Northwestern University has received an IGERT (Integrative Graduate Education and Research Traineeship) program grant from the NSF to establish and IGERT MS/PhD program in science and technology surrounding quantum coherent optical and matter systems and related photonic structures and sources. Such studies intimately relate to the emerging field of quantum information processing.
The proposed work is organized into three sub-themes:
- Quantum Coherent Matter: Atoms, Molecules and Excitons
- Photonic Sources and Structures
- Quantum Optical Communications
Important objectives of the proposed IGERT include training more under-represented and women engineers and scientists, and producing a different kind professional worker, one who is cross-trained, flexible, and better prepared for the evolving needs of information technology.
From an earlier (1997) integrated (research with teaching) Master's program at Northwestern, it was learned that such a program was very attractive to talented underrepresented and female students who might not have enough confidence to enroll at a highly ranked research university. By giving them an opportunity, it helped them to develop self-confidence and thereby guide their career paths. Based on this prior experience, plans are proposed to recruit underrepresented students with leadership capabilities to the MS/PhD program. In turn, these trained leaders will train others, thus building capacity.
The participating Faculty Advisors are from four departments: Chemistry, Electrical and Computer Engineering, Materials Science and Engineering, and Physics and Astronomy. Mutual collaborations among the faculty advisors are already in place and are expected to be enhanced by the proposed effort. A central feature of this IGERT is that the participating students take courses in at least three of the departments. Furthermore, due to the advanced nature of the research topics selected, major segments of the required theory and practice are not presently being taught and the faculty advisors have volunteered to create new courses, which fill in the gaps.
An external review board will be assembled each year to critique the program and assess its progress and, when possible, their suggestions will be implemented. The program will include: an external speaker/visitor series, a student seminar series, an annual internal workshop (including exploration of ethics issues), and an annual scientific conference.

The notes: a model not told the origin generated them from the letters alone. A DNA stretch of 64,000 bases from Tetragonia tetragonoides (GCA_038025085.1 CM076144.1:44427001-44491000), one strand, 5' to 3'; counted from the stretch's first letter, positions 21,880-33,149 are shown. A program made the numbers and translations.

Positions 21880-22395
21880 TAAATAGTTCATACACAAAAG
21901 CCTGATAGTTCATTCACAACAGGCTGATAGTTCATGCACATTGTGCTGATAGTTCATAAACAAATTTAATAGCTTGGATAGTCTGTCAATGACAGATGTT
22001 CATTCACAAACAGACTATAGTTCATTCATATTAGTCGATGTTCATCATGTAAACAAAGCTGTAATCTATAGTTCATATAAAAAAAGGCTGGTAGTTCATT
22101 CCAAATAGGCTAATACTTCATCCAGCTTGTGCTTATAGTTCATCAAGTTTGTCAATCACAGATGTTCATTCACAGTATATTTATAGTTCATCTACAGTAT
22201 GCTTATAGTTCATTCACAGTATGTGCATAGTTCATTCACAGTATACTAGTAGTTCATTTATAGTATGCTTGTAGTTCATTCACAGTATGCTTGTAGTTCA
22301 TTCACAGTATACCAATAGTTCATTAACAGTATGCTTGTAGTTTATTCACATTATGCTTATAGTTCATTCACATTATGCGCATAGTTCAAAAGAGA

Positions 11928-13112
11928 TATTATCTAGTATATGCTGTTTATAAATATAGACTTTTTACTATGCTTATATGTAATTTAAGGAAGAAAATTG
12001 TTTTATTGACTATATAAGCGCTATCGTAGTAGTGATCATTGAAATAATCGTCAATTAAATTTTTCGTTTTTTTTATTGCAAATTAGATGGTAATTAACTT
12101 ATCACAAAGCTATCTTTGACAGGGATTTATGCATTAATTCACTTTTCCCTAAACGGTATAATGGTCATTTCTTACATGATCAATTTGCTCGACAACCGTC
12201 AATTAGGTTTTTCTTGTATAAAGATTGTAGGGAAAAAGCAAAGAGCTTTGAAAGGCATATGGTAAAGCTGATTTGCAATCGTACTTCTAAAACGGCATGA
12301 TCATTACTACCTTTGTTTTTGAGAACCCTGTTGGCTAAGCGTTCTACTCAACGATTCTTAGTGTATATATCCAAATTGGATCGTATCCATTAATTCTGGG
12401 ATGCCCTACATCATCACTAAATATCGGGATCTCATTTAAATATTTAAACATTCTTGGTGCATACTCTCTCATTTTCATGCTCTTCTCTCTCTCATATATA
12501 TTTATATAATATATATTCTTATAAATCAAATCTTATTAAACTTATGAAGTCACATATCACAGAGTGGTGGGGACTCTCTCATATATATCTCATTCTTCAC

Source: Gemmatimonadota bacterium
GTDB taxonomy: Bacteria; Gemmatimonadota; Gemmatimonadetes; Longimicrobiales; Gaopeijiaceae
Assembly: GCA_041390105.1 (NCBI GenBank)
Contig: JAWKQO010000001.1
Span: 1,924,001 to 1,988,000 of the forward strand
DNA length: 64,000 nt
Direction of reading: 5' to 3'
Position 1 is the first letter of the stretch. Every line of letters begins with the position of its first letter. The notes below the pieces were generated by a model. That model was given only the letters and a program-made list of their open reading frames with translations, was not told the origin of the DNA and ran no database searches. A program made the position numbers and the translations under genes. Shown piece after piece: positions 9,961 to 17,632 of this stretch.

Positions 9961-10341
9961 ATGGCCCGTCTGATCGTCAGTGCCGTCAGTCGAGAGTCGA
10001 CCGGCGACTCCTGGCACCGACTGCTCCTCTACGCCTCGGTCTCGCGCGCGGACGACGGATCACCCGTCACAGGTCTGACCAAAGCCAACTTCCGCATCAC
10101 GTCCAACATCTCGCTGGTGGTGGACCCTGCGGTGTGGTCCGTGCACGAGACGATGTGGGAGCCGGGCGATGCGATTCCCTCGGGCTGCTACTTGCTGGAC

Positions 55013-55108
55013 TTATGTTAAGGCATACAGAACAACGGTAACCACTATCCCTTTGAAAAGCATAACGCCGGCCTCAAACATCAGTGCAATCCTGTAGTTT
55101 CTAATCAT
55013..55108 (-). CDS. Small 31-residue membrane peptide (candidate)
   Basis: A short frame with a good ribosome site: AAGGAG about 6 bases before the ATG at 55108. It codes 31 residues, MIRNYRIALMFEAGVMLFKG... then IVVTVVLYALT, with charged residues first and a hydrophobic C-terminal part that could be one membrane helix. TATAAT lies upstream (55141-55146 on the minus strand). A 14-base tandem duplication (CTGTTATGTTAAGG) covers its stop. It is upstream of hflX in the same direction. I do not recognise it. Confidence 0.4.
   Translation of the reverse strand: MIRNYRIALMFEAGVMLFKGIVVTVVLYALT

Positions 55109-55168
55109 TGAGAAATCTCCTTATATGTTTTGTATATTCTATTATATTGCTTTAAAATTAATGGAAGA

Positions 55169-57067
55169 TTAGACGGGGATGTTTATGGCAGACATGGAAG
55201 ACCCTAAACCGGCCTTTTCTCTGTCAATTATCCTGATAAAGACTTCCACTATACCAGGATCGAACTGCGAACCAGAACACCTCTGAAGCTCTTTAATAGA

Intellectual merit: The intellectual value of this proposal lies in the fundamental character of the scientific questions being posed and their great potential for revolutionizing new information technology based on the quantum coherence of light and matter fields. This IGERT will emphasize the building of human resource capacity among underrepresented and women scientists and engineers through a well integrated program of research, education and training.
Broader impacts: Graduate students trained under this program are expected to lead the next generation of information technology research and development, which will increasingly involve quantum coherence. In addition, students will be training others in this rapidly expanding field. Although the courses will be taught at Northwestern, it is the intent to make them available to all U.S. institutions, and underrepresented ones in particular, via the Web. It is anticipated that this IGERT will make major research contributions to the field, and other related fields as well. Interaction with U.S. firms and national laboratories will enhance their ability to compete in the global marketplace.
IGERT Graduate Students (2010-11)
2nd row: David Tabor, Joshua Yablon, Tim Rambo, N. Laszlo Frazer, Jonathan Trossman, Dan Tice, May Kim
1st row: Chris Seck, Neal Oza, Matthew Sonntag, ChunHan Michael Hseih